Sadly, there are many occasions when the clouds are low, dark and brooding and this cuts light levels down to a minimum, making any photography very difficult. There is also the likelihood of an imminent downpour, so heading back to the lodge may be the best bet.
If sunny conditions do persist, then the 'dead' period does not have to be totally unproductive, but your options are certainly more limited. I tend to concentrate on photographing small subjects, close-up, where I can control the light and create illumination that is pleasing. This involves using flash guns and diffusers.
Diffusers are simply sheets of translucent white or off-white fabric that are used to 'shade' a subject, such that the light falling on the subject become diffuse. This removes the harsh destructive highlights and shadows. There are a number of commercially available alternatives, but homemade ones can work equally effectively. Just be careful with any composition that shade also covers the background as well as the subject.
Diffusers can 'soften' the lighting, but the addition of some flash to pep-up the subject or 'fill-in' darker areas may also be necessary. Once again it is a good idea to add a diffuser to the flash, so avoid reintroducing harsh light that you have tried hard to avoid (see Flash!).
Early afternoon is normally a quiet time in a rainforest. It's when I catch up with some editing or grab forty winks. There can be a resurgence in wildlife activity later in the afternoon, but this time can also herald the build up of dense cloud leading to heavy rain: clearer mornings and rainy afternoons is a recurring theme in tropical rainforests. Accordingly, you have to be flexible in your approach to photography. I certainly rarely venture out without appropriate wet-weather protection for my gear.
In a many rainforest locations there is the added intrigue of being able to venture out at night and obviously this is when various flash set ups need to be used (see Flash!).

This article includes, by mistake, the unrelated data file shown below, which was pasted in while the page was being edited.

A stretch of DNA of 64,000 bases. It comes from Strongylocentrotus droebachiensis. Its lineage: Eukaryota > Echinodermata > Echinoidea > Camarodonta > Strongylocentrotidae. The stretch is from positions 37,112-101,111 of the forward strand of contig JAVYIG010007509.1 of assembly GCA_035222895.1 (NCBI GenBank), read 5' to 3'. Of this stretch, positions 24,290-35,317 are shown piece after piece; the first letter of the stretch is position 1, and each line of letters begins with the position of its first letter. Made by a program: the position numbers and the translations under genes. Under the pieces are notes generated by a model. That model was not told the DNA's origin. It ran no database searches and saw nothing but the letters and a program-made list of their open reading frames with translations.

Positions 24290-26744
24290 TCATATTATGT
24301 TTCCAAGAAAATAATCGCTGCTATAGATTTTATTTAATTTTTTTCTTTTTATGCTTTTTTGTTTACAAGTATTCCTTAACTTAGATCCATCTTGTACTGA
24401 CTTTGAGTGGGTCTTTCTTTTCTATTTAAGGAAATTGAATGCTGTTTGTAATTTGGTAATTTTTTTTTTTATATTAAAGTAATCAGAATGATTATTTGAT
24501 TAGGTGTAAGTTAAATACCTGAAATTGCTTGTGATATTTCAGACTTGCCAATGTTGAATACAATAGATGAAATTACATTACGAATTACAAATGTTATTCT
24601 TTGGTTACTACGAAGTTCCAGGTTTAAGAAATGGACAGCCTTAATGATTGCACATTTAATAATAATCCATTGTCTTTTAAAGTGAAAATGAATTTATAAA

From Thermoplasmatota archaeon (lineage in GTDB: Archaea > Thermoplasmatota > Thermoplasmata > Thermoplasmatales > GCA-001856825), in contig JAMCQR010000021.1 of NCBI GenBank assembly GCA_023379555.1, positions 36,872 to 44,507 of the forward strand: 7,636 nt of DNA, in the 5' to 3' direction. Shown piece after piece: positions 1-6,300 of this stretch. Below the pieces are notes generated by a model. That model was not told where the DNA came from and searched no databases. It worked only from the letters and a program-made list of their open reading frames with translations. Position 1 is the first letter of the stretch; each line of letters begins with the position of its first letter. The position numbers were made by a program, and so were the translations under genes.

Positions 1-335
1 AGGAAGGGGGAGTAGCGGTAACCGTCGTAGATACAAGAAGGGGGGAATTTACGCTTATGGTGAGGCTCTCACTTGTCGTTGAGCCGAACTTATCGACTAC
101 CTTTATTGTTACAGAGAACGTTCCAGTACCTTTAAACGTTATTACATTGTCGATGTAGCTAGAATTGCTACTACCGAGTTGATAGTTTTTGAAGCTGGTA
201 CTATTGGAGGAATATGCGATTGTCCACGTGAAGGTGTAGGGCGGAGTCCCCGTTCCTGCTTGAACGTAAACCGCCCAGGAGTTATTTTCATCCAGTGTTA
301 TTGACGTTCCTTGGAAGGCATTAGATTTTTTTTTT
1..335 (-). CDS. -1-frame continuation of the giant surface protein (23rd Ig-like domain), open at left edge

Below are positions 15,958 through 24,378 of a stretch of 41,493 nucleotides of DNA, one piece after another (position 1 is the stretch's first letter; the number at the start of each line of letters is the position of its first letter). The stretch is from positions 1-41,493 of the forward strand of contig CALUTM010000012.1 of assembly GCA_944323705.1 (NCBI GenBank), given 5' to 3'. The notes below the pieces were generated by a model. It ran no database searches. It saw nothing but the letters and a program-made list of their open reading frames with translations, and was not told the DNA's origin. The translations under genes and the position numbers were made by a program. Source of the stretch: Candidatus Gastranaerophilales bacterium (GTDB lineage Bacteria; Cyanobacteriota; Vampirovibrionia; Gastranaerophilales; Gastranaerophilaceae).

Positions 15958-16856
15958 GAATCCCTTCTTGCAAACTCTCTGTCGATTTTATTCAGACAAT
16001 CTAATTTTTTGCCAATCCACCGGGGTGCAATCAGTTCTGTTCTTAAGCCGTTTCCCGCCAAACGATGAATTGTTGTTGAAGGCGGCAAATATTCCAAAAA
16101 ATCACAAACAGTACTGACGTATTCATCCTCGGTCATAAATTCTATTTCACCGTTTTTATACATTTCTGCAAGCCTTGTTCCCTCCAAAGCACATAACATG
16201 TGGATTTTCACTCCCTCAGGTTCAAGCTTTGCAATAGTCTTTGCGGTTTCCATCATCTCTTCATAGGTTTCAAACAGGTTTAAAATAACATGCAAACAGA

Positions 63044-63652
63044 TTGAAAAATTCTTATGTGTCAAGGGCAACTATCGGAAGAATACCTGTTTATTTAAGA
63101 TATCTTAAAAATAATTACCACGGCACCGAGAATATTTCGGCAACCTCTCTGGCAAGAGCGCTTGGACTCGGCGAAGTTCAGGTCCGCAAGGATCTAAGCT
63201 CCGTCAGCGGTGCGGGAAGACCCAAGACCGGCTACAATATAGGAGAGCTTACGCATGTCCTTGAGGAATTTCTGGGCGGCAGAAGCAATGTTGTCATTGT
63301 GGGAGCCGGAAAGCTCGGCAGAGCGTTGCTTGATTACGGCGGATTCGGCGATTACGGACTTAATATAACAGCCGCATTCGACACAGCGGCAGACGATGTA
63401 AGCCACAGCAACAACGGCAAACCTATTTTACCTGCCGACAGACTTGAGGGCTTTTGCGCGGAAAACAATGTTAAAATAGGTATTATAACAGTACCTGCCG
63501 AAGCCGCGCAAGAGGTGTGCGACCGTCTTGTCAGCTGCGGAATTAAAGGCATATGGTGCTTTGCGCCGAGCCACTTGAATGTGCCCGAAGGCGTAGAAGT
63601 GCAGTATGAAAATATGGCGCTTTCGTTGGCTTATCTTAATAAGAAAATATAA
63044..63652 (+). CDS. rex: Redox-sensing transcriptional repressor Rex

The Challenges of Low Light
Low light and rainforests are synonymous, so learning how to adapt and deal with this challenge is fundamental to successful photography.
The ability of change ISO (the camera's sensitivity to light) is one of the major advances of digital over film photography. Increasing the ISO value makes the cameras sensor more sensitive to light, which effectively means less light is needed to create an image. So in low light, the ISO can be increased to maintain shutter speeds at higher values.
Using high ISO values is standard modus operandi in a rainforest, but of course there is a trade-off – at higher ISO values image quality can suffer as these values lead to increased ‘noise’ in the final image. Having said that, the technology of modern sensors is such that even at high ISO values, most cameras can achieve amazing results with relatively low noise levels. How far you can increase the ISO will depend on the model of camera you own, but most current models produce acceptable results at ISO 2000-3000 and some well beyond this.
Further if images do suffer from obvious noise this can be reduced when processing in Lightroom (or similar software programs), providing the original image was taken in RAW.
The other way of maintaining faster shutter speeds that are required to freeze subject movement, is to open the aperture as wide as possible to let the maximum amount of light into the camera. This means selecting smaller f-numbers. Most lenses will go down to somewhere between f/5.6 and f/4, while more expensive lenses offer apertures between f/4 and f/2.8 and occasionally lower (depending on the focal length). With the lens aperture is wide open as possible, you will be achieving the fastest shutter speed the prevailing conditions allow at whatever ISO you have chosen.
"Flash! (Ahhhh, he's a Miracle)"
Whether day or night, using flash appropriately is one of the skills that needs to be acquired to make the most of photography in a rainforest. Flash – a pulse of light from an artificial source – is an area that often causes confusion and concern, particularly if you are relatively new to photography. It is certainly true that if used incorrectly or clumsily flash is detrimental to images and can cause distracting highlights, ugly deep shadows and inaccurate colours. However, when used correctly and judiciously it can be hugely beneficial and elevate images from mediocre to memorable.